A mild earthquake hit Perthshire late on Thursday evening, police have confirmed.
The tremor measured 2.7 on the Richter Scale
The epicentre of the tremor was five kilometres north west of Killin, north of Stirling.
Several householders called Central Scotland Police after hearing a mystery large bang at about 2220 GMT.
Some described it as an explosion or sonic boom and others said they felt the ground shake and their windows rattled.
Once an emergency had been ruled out, police contacted the British Geological Survey.
Records were checked and it was found that there had been a tremor, registering 2.7 on the Richter Scale.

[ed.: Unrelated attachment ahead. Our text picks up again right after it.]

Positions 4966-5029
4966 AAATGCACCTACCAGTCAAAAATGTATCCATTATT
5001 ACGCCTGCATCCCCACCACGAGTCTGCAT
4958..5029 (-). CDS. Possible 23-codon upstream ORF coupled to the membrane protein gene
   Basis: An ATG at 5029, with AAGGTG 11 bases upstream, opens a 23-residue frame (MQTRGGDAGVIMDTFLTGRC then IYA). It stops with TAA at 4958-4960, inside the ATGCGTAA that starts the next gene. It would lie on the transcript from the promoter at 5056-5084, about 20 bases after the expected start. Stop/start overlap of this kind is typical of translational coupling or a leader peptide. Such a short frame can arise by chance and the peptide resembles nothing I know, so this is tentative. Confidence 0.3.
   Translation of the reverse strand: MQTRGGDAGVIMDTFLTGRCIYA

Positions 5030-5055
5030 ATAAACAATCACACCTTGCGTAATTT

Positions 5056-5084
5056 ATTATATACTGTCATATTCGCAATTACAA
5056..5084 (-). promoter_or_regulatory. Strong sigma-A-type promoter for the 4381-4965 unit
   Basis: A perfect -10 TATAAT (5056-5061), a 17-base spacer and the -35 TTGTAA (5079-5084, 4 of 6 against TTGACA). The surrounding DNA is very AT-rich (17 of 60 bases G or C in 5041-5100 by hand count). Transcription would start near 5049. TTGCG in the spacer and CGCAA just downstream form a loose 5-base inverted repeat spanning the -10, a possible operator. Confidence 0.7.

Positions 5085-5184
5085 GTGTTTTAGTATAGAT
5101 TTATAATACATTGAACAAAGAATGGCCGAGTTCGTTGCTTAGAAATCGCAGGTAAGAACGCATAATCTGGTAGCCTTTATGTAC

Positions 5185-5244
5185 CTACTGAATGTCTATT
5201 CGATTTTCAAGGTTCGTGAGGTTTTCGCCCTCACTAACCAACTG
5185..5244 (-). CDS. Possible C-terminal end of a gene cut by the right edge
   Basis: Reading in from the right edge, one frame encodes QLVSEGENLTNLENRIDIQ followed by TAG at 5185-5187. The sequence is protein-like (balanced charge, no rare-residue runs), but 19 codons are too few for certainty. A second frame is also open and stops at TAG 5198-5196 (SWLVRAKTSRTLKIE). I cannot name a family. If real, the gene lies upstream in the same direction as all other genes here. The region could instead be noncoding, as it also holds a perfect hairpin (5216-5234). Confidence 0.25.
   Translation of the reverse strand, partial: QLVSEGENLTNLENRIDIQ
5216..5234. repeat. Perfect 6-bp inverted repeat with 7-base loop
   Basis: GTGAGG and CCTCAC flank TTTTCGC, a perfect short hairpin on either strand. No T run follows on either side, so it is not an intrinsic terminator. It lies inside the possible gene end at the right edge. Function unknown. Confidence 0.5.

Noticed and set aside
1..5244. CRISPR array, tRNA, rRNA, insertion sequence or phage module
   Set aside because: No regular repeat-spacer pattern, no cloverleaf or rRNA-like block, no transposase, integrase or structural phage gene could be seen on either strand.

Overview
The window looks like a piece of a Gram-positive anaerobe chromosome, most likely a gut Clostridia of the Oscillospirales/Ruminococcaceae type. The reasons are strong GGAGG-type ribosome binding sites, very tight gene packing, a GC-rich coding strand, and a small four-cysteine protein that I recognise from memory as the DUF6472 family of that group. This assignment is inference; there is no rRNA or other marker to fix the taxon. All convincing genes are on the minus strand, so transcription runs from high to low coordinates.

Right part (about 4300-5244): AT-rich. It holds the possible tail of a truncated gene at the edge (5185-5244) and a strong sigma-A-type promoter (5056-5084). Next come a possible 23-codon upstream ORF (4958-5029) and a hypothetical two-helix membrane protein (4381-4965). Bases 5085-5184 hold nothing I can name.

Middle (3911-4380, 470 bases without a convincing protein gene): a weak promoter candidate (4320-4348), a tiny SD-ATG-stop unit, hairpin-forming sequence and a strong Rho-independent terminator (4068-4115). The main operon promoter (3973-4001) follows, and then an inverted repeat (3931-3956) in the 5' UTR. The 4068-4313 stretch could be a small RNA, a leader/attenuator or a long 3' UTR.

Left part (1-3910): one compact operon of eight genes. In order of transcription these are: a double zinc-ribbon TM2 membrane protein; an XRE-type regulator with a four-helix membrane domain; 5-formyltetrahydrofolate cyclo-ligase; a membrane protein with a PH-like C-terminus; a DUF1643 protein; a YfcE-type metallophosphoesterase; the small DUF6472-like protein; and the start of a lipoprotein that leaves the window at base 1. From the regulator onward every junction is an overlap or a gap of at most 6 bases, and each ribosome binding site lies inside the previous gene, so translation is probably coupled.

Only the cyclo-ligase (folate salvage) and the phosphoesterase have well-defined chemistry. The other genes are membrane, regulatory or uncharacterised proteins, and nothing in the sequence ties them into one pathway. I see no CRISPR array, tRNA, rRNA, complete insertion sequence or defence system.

Senior seismologist Brian Bapti said that although it was a "pretty small" earthquake by global and UK standards, it would have caused public concern.
He told the BBC's Good Morning Scotland programme: "We experience about three earthquakes of magnitude and about five of about this size in the UK every year.
"The crust below us is riddled with faults and the UK is still under some tectonic stress.
"These earthquakes are the result of present day stresses combining with ancient faults in crusts.
"It's very difficult to assign an earthquake this small to a particular fault but I would probably expect last night's one to have occurred on quite a small fault."
He said there had been a sequence of tremors in the Aberfoyle area in September 2003.
An earthquake measuring 4.9 on the Richter scale hit nearby Comrie in 1839.
Mr Bapti added: "We certainly can't predict earthquakes of this size and nobody around the world has successfully predicted any although there's been a huge amount of research into earthquake prediction."